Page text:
It has been reported by several authorative sources that the Celts of pre-Roman times had no writing system of their own and that they used "the letter system of the Greeks" for commerce and communication. This assumptive claim is only partly true, but because the error is deeply embedded in scholastic endeavor, it is difficult to correct. The Oxford English dictionary claims that ogam was invented by someone familiar with Latin letters sometime after the fourth century AD. This is stated as fact, but the "fact" can be proven as error in several ways. Celtic coins, provably minted in the second century AD, have ogam letters stamped upon them. Additionally, several antique volumes exist in the library of the University of Dublin that deal with ogam and attest to the true age of the writing system. It is obvious that the usage of Ogam predated the era of the Romans.
1. Book of Leinster
2. Book of Ballymote
3. Book of Lecan
All three sources either directly or indirectly attribute the existence of the Ogam alphabet to time periods prior to the advent of Roman authority thus demonstrating the error of the fourth century invention claim by Oxford scholars. In the Book of Lecan, a tract called Uraceipt nan-Eges (Primer of the Bards) contains material attributed to Celtic Druids named Ambergin and Feir-cirtue who "lived prior to the Roman era." We owe a great debt to these druids and the scholars who preserved their words. The Book of Ballymote contains the most extensive treatment of the Ogam alphabet with a section that clearly defines the numerous styles and variants. George Calder translated the archaic Gaelic into English in 1917 and his Scholars Primer is a good source for ogam identification. Most ogam writings in Europe were destroyed during the "dark ages." Acting on orders to destroy all remnants of Celtic Druidism as "works of the devil," anything identifiable as the work of a Druid was put to the hammer and obliterated or damaged beyond any recognition. This same destruction of the evidence did not take place in the Americas where numerous Celtic Ogam inscriptions exist.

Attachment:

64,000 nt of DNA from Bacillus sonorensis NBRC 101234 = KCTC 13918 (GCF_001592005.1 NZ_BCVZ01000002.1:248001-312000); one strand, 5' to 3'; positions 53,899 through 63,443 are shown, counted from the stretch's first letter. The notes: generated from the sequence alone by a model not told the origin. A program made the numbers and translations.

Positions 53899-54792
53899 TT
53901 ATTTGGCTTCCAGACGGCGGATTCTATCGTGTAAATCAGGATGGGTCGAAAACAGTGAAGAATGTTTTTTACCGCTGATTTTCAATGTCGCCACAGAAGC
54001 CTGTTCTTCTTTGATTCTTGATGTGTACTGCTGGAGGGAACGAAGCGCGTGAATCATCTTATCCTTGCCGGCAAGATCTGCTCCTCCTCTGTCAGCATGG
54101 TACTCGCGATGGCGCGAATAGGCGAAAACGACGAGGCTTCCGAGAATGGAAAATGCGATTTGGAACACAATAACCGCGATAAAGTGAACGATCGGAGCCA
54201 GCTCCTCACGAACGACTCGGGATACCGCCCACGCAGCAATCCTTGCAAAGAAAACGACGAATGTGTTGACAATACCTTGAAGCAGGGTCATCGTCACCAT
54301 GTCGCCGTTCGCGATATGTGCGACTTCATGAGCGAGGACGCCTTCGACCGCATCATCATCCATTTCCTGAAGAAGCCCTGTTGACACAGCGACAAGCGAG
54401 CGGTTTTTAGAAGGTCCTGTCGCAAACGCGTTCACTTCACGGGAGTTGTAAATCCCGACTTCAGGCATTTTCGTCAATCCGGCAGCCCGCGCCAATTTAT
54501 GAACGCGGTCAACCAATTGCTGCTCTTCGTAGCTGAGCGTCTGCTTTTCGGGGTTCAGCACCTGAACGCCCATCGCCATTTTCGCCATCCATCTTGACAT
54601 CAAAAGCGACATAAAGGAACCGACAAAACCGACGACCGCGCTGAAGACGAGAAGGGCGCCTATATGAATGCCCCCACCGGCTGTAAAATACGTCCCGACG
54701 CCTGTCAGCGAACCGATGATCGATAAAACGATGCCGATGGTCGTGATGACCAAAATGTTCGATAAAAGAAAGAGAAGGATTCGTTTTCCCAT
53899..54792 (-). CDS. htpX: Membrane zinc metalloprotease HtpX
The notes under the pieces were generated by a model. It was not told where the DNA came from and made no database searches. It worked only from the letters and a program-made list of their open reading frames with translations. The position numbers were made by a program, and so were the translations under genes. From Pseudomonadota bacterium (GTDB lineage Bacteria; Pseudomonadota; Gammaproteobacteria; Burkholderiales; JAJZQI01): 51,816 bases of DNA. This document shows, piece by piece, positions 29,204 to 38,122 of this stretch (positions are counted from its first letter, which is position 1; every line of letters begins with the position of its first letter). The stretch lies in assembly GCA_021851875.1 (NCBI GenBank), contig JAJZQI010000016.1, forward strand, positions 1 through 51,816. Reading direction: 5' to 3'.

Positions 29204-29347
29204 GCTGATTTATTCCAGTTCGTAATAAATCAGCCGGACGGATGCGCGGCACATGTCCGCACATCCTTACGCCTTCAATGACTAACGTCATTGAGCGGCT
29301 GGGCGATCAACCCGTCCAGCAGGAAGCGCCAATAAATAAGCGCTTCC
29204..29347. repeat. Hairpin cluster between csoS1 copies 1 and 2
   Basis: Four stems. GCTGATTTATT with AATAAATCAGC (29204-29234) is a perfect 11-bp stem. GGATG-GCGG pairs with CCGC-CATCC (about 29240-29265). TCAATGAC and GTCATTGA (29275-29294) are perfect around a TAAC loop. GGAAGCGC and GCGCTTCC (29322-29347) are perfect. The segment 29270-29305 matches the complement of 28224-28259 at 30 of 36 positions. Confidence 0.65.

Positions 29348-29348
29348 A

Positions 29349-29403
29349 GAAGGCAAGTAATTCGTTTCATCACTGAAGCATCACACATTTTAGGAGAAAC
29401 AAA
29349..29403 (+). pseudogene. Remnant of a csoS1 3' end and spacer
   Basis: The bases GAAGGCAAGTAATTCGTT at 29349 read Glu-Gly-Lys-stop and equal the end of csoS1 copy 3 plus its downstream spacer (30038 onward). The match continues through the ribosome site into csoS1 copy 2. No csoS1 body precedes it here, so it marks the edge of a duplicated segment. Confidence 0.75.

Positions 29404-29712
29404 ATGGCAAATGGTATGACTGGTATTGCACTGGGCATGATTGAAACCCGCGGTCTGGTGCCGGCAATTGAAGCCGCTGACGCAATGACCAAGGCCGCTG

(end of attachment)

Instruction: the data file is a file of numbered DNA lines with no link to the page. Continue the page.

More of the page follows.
One thing becomes very clear when looking through the numerious variants of scripts displayed in the Book of Ballymote. It is the patterning and organization of the system rather than a use of specific letters. Where our Latin based English alphabet uses a finite letter for each sound, ogam uses a pattern that may consist of dots, lines, bars, staves or a pattern to acomplish the same sound value. It is recognition of the organization of the pattern that makes reading ogam possible. Those who knew the script were later to be called "the Druids."
This dot pattern is a form of Ogam called Briceren. No translation has been made due to the discovery being recent.
Burrell. C. Dawson, F.E.S.
Today Swansea, California has a population of two people. It was different one hundred and twenty years ago. Swansea, then, was a lakeport with 500 people kept busy day and night turning the ore of the Cerro Gordo mines into silver bars worth $17 million. Now, the lake is dry, the smelter in ruins, and the Cerro Gordo worked out.
Going back two thousand years we find still another picture at Swansea. There is a small community of brown skinned people with straight black hair who dressed in animal skins. Their settlement is evidently on a trade route used by blonde Celts from further east. As the Celts had deities by the hundreds, it is not surprising to find a shrine there dedicated to a Celtic deity.
The shrine is a natural double basin of dolomite marble and this ogam consaine inscription containing the Gadelic language is carved on it. Reading down and then from left to right, we transliterate and then translate as follows: